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Housing – March 8 | 10:30 am

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Streets & Trees – March 29 | 10:30 am –

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The Task Force is made up of appointed members representing policymakers, scientific experts, and health care professionals, as well as two citizen members:

 

– Jane Gilbert, Interim Chief Heat Officer, Resilient305/Miami-Dade County; Task Force Co-Chair

 

– Dr. Cheryl Holder, Associate Dean for Diversity, Equity, Inclusivity, and Community Initiatives, Associate Professor, Florida International University; Co-Founder, Florida Clinicians for Climate Health; Task Force Co-Chair

 

– Zelalem Adefris, Vice President of Policy & Advocacy, Catalyst Miami

 

– David Clodfelter, Director, Miami-Dade County Office of Management and Budget / Amy Horton-Tavera, Coordinator, Miami-Dade County Office of Management and Budget / Carlos Maxwell, Coordinator, Miami-Dade County Office of Management and Budget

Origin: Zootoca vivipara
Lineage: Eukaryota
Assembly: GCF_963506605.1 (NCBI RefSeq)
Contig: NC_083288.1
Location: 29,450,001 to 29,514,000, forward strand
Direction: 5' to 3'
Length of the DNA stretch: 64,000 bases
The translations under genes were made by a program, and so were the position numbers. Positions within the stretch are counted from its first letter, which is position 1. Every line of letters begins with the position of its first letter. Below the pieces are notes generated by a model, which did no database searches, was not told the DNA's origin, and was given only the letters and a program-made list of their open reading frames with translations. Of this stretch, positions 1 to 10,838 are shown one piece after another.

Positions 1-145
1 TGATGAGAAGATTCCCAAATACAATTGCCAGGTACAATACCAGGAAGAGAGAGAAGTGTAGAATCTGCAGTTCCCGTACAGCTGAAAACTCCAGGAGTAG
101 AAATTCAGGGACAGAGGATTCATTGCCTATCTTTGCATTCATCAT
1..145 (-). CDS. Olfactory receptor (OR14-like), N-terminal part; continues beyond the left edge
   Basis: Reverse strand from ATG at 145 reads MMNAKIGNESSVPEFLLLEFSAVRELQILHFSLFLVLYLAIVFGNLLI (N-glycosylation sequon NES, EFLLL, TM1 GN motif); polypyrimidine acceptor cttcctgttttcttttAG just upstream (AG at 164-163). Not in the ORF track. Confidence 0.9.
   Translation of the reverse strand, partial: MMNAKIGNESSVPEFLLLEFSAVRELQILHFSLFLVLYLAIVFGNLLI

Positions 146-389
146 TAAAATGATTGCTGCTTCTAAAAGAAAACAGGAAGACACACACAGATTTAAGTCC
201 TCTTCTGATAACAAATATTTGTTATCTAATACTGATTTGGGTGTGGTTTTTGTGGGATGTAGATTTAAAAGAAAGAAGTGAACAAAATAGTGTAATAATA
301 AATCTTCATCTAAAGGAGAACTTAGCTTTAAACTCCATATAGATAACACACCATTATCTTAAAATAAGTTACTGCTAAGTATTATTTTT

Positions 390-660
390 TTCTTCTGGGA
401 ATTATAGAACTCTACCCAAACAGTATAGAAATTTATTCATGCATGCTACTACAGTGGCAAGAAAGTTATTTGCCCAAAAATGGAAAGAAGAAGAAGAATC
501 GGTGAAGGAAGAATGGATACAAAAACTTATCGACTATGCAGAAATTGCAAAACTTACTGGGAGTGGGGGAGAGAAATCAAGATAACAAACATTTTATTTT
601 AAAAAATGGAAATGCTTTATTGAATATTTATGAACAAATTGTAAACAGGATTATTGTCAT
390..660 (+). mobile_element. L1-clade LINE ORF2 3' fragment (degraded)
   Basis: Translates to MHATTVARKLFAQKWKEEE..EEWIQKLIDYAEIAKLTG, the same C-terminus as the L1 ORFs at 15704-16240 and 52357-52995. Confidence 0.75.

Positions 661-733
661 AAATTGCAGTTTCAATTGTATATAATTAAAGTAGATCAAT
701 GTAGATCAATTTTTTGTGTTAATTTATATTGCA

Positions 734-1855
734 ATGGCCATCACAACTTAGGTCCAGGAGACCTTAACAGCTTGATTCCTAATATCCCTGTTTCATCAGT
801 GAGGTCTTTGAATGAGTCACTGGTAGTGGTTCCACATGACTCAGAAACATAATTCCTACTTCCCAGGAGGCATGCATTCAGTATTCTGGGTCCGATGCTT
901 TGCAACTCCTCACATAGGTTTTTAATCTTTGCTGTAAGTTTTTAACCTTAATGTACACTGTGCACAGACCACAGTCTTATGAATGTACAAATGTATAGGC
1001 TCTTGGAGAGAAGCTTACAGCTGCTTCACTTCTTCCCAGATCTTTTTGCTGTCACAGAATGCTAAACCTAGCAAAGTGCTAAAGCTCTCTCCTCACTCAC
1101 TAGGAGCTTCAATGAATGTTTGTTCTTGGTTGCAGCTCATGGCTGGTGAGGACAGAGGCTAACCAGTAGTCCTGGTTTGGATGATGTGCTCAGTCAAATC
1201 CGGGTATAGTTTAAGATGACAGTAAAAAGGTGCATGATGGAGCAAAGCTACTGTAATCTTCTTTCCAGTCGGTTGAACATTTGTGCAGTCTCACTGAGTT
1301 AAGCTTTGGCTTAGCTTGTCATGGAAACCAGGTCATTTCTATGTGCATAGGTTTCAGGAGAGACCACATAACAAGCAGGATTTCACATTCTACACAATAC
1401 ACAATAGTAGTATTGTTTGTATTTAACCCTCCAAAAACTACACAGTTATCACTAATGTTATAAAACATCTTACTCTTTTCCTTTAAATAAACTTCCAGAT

– Aida Curtis, Landscape Architect & President, Curtis & Rogers Design Studio

 

– Robert Hevia, Assistant Chief & Emergency Manager, City of Miami

 

– Dr. H. Mary Leonce, LMHC, Professional Psychologist, Professor, Writer, Entrepreneur; Task Force Community Representative

 

– Omar Leon, Urban Forester, City of Miami Beach

 

– Oscar Londoño, Executive Director, WeCount!

 

– Gabriela Lopez, Manager, NEAT Streets, Miami-Dade County Parks and Recreation

 

– Annie Lord, Executive Director, Miami Homes for All

 

– Katharine Mach, Department of Environmental Science and Policy, Rosenstiel School of Marine and Atmospheric Science, University of Miami / Lynee Turek-Hankins, Doctoral student, Abess Center for Ecosystem Science and Policy, University of Miami